Since mirrors and hallways were daubed with snippets of conversational Hebrew – Boker Tov! (Good Morning!); Targishu Barbait! (Feel Local!) – I reckoned I’d be saving some dosh on language apps, too.
With its blend of sleaze and style, Allenby Street is a short step away from some of the best of the city’s 4000+ UNESCO-designated Bauhaus gems. It's also within easy strolling distance of hip cafes along sand-strewn Jerusalem beach.
It’s a concentrated dose of everything TLV does best. There are junk stores filled with psychedelic sixties gear next to hole-in-the-wall falafel joints. Seedy clubs rub shoulders with superbly decrepit turn-of-the-last-century buildings.
One such relic is Beit Lederberg at 114, which is covered in striking ceramic murals depicting scenes from the country’s pioneering days (an ethos that still oozes from every pore of modern-day Israel).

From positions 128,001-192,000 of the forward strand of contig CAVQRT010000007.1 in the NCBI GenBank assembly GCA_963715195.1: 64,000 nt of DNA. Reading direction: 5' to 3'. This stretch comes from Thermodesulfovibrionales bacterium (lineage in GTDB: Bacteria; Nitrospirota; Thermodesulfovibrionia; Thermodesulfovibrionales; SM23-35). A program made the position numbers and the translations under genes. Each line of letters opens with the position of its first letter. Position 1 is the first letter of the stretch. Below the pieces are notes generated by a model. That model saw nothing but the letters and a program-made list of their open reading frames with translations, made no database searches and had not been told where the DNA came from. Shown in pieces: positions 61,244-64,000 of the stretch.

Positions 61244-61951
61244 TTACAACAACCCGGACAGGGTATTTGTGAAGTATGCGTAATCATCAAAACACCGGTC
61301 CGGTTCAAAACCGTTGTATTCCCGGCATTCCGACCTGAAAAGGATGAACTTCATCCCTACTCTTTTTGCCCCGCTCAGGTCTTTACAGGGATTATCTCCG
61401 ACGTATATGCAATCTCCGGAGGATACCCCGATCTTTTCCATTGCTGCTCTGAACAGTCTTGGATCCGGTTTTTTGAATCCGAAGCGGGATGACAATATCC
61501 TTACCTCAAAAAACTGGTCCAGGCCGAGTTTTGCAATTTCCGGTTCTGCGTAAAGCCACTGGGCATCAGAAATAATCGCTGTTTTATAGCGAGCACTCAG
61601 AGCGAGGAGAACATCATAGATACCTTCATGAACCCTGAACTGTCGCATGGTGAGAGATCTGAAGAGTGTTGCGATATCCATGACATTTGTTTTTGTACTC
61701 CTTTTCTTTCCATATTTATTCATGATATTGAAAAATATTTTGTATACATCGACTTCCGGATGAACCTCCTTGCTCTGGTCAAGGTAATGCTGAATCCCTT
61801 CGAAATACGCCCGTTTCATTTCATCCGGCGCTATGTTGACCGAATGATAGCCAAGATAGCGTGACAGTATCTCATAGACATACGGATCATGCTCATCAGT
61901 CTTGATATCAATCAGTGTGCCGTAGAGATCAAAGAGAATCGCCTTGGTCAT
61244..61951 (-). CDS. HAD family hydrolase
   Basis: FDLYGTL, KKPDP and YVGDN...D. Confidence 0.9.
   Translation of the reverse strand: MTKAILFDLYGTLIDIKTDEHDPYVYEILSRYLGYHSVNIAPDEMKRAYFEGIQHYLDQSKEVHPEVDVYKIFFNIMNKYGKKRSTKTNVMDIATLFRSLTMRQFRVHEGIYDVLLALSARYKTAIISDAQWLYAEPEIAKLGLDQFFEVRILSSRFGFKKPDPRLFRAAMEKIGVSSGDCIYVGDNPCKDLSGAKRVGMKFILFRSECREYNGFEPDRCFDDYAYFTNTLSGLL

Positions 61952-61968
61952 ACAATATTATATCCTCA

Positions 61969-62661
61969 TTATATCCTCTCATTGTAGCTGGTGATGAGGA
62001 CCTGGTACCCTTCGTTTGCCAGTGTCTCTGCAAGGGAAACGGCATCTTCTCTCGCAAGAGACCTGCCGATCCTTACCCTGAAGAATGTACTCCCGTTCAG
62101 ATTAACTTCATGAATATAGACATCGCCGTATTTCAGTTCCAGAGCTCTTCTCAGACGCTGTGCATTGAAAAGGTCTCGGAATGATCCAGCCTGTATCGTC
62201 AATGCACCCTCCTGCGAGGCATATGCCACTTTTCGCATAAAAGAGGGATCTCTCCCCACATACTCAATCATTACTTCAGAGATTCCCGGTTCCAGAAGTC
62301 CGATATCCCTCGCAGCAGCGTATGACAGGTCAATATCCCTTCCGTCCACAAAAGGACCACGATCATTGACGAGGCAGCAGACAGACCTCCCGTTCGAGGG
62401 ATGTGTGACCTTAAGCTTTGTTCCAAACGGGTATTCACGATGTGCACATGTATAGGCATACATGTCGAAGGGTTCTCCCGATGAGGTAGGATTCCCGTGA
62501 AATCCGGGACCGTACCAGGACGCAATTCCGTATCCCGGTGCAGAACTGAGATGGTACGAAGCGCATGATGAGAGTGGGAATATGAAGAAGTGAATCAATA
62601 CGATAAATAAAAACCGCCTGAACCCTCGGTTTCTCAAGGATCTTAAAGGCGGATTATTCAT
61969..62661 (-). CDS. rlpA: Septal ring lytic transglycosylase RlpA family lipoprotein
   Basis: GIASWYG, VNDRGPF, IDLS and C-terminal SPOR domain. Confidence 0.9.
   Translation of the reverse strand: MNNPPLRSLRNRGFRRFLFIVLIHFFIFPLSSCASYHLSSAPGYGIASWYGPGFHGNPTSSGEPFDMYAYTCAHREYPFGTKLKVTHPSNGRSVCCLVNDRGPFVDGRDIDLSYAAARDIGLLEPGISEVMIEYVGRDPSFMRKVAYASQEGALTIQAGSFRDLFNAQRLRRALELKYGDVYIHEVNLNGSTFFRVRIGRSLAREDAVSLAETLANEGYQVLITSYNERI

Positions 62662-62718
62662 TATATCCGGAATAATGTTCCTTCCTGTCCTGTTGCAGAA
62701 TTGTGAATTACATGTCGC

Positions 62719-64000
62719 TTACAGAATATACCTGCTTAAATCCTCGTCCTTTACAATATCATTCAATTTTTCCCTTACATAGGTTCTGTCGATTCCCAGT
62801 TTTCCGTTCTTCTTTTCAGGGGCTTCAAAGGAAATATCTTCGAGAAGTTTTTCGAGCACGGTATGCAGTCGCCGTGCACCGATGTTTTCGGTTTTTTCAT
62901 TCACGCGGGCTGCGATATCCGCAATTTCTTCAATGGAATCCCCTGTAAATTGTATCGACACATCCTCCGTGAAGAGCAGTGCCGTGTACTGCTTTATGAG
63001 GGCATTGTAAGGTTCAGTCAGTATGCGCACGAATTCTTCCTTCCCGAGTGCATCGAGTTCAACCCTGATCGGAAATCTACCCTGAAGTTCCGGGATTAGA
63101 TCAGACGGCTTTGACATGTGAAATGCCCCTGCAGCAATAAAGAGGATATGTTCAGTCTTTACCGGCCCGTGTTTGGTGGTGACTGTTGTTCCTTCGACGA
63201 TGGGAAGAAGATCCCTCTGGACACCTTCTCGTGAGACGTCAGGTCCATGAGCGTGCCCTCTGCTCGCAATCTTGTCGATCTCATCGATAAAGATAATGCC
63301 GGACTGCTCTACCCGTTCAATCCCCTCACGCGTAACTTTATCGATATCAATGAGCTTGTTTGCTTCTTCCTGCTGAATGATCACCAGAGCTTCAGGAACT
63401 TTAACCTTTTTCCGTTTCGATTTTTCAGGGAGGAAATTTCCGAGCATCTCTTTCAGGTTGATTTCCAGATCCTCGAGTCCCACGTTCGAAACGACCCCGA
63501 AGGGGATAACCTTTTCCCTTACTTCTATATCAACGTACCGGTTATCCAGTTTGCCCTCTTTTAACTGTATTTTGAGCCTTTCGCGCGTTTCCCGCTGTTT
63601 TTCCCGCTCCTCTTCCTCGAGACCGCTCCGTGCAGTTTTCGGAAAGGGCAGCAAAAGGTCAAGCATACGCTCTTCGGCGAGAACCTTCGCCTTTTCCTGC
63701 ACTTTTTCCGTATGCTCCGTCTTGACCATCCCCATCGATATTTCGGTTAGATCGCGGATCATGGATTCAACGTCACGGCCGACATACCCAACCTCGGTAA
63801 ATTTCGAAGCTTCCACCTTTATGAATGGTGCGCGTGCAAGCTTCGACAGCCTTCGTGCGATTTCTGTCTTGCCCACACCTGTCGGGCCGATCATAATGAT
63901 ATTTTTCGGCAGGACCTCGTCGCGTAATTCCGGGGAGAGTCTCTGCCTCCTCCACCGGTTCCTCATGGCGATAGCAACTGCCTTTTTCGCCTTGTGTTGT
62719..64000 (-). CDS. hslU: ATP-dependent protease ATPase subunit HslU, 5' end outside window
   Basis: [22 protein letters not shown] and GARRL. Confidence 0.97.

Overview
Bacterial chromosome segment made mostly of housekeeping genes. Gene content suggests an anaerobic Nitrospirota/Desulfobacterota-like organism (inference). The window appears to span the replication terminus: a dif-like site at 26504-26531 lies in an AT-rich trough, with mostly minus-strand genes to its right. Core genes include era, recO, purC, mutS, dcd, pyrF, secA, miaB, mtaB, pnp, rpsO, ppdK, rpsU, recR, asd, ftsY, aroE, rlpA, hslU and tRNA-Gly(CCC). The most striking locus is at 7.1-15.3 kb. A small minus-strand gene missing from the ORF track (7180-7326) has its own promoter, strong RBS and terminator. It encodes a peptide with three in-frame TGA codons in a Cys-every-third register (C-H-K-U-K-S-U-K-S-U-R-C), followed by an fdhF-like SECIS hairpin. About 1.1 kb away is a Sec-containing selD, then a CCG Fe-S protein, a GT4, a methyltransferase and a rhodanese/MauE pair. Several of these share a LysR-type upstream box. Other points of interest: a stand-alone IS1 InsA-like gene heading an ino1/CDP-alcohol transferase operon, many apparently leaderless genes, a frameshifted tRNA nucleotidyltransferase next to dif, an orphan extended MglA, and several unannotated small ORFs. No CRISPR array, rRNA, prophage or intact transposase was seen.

Keen on culture? It might be worth putting some cash aside to take a Tel Aviv walking tour that takes in the city's architecture, street art and food.
I’d decided to travel mid-week because hotels are cheaper. I’d sidestep potential problems caused by the Shabbat (from sunset on Friday to sunset on Saturday) when everything, including transport, grinds to a halt, but I was worried that there wouldn’t be much going on.
I had lunch at Jasmino, one of the city’s best-known street snack shacks. There, Ben Julius – owner of Tourist Israel, a hip TLV-based company who organise everything from budget pub-crawls to street art tours – reassured me.
“It’s known as the Nonstop City for a reason – there’s always something happening here,” he said as we tucked into tender lamb kebabs couched in marshmallow-soft pitas (₪25/ £5.80). "Down on the seafront there’s often live music and there’s plenty of really good free street entertainment at The Nahalat Binyamin artisan market".